Friday, January 28, 2005

DVD: Tightrope (1984)

Watching this movie when I was a teenager made me feel so ... mature. Clint Eastwood plays a kinky variation on his Dirty Harry persona as a New Orleans detective on the trail of a serial killer. It turns out Eastwood’s character frequents the same seedy French Quarter establishments as his quarry.

Every thriller now features some version of the “we’re not so different, you and I” scene between hero and villain. But in 1984 it was still fresh, and TIGHTROPE earned its share of respectful reviews like this rave from Roger Ebert.

I revisited the movie, and within three minutes I knew my positive memories were suspect. It opens with a chase scene consisting of close-ups of feet. As suspense clich├ęs go, that’s right up there with having a character surprised by a cat.

The forensics material runs too long, the scenes of Eastwood coping with single father status are flat, and the exploration of his darker aspects seems superficial. But to a high school kid watching the movie on late-night cable, it felt like the height of sophistication.

The film does get better as it goes along, thanks in large part to Genevieve Bujold. She’s part of a tradition of strong women appearing in Eastwood films.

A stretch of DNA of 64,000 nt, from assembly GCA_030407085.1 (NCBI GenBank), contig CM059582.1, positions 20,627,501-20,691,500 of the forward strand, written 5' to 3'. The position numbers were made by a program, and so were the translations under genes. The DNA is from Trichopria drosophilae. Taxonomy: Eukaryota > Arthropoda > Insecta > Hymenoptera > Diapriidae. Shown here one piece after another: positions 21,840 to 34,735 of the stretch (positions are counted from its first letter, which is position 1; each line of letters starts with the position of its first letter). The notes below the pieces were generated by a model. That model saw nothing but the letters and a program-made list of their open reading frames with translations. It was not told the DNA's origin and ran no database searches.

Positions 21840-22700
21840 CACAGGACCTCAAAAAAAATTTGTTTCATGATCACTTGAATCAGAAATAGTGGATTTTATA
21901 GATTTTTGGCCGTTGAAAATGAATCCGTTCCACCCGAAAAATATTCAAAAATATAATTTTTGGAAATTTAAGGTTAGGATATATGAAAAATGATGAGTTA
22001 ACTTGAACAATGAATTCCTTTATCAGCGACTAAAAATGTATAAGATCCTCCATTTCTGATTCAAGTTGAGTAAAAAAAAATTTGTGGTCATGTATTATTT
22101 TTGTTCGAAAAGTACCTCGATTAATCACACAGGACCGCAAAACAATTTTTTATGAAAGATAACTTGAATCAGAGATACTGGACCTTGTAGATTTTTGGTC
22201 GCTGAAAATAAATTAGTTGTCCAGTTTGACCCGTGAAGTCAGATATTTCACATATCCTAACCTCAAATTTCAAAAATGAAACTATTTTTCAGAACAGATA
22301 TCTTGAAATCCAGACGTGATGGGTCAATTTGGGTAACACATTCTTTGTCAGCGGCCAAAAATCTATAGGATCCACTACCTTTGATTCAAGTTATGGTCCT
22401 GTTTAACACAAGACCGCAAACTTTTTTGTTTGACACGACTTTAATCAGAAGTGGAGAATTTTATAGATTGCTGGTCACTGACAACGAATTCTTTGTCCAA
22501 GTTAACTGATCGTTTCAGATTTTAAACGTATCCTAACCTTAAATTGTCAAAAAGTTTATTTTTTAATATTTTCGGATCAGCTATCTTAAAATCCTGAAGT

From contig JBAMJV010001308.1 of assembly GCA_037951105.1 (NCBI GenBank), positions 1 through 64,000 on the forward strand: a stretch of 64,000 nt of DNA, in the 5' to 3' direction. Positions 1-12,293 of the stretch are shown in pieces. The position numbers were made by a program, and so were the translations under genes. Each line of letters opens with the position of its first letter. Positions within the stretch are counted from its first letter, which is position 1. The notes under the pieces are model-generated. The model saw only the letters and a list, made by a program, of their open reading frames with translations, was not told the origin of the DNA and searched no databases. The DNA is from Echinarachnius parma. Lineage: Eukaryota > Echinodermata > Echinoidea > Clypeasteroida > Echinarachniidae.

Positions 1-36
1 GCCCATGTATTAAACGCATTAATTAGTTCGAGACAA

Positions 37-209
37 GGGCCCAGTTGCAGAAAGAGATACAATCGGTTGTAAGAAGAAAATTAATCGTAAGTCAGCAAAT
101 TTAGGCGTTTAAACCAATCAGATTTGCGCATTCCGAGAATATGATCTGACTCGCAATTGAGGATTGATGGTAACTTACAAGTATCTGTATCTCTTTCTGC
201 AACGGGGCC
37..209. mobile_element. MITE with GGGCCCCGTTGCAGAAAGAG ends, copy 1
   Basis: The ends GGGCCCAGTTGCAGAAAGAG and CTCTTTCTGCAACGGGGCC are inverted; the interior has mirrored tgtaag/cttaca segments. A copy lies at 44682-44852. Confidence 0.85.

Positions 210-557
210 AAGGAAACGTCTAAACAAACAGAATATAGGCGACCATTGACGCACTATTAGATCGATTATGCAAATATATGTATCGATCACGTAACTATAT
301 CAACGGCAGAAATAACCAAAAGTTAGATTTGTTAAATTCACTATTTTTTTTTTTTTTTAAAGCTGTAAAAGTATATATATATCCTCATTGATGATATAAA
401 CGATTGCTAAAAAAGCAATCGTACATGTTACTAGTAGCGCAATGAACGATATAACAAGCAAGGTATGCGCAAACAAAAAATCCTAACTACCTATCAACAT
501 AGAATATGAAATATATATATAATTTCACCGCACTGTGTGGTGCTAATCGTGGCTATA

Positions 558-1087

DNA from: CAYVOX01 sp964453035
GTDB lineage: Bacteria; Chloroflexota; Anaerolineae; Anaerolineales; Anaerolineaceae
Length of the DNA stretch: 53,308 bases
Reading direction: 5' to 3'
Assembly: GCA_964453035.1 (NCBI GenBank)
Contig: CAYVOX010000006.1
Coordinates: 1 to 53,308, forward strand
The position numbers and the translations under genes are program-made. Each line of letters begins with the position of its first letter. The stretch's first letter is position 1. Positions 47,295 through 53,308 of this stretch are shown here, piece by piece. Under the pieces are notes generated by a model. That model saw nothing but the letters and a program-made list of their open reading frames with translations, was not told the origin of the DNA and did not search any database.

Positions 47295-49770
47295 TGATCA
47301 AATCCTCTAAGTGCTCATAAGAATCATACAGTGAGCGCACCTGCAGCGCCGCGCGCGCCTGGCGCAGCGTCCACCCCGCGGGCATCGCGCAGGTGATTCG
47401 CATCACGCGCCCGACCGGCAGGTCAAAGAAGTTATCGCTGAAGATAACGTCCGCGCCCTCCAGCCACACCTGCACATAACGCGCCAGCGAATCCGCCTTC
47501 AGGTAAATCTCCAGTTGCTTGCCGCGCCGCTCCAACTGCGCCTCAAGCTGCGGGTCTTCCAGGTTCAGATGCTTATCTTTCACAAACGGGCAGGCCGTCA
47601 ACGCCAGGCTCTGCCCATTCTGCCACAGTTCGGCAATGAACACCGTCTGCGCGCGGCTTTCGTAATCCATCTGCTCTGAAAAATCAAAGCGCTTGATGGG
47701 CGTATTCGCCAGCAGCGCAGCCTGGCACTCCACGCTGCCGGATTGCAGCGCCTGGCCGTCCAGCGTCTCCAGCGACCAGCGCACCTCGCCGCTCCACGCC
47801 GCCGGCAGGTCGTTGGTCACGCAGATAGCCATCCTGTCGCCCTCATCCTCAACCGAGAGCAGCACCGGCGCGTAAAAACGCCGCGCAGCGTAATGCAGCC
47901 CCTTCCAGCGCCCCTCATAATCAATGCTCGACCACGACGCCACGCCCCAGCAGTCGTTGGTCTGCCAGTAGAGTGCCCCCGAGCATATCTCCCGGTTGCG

Current Obsession: Monkey to Man

I can’t get enough of the video for Elvis Costello’s Grammy-nominated song, which you can view at his website. Jugglers, gorillas, and a bevy of beach party babes cutting vintage moves. It’s the wildest green room party ever.

Noticed: Bad Example

Former New York Giants linebacker Harry Carson has asked to withdraw his name from consideration for induction into the Football Hall of Fame. He’s understandably tired of being passed over. In his argument, he cites the fact that Rod Stewart has never won a Grammy.

Trust me, Mr. Carson. That’s not your best case. Hitchcock never won an Oscar. Use that.

TV: Laugh-In

Here’s a phrase I’m determined to bring into popular usage: “Let’s go. The kids are in the joke wall.

Miscellaneous: Link

Apparently, the studios are no longer in the Oscar business. Thanks to